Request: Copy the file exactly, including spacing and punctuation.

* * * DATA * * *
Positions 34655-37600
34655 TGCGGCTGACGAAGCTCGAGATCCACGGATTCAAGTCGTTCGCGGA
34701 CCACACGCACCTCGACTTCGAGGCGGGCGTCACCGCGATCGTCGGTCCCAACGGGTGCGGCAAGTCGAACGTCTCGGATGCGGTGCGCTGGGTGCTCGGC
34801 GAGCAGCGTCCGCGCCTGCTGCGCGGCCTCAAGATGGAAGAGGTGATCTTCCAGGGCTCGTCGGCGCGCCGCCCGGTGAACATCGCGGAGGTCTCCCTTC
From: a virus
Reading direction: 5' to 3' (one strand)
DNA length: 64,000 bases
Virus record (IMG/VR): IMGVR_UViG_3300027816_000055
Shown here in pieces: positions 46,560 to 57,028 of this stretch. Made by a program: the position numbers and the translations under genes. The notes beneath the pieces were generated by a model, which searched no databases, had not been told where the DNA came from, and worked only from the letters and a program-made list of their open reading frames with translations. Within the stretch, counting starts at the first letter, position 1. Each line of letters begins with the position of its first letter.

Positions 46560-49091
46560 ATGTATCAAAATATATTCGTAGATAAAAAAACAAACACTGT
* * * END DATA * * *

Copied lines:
Positions 34655-37600
34655 TGCGGCTGACGAAGCTCGAGATCCACGGATTCAAGTCGTTCGCGGA
34701 CCACACGCACCTCGACTTCGAGGCGGGCGTCACCGCGATCGTCGGTCCCAACGGGTGCGGCAAGTCGAACGTCTCGGATGCGGTGCGCTGGGTGCTCGGC
34801 GAGCAGCGTCCGCGCCTGCTGCGCGGCCTCAAGATGGAAGAGGTGATCTTCCAGGGCTCGTCGGCGCGCCGCCCGGTGAACATCGCGGAGGTCTCCCTTC
From: a virus
Reading direction: 5' to 3' (one strand)
DNA length: 64,000 bases
Virus record (IMG/VR): IMGVR_UViG_3300027816_000055
Shown here in pieces: positions 46,560 to 57,028 of this stretch. Made by a program: the position numbers and the translations under genes. The notes beneath the pieces were generated by a model, which searched no databases, had not been told where the DNA came from, and worked only from the letters and a program-made list of their open reading frames with translations. Within the stretch, counting starts at the first letter, position 1. Each line of letters begins with the position of its first letter.

Positions 46560-49091
46560 ATGTATCAAAATATATTCGTAGATAAAAAAACAAACACTGT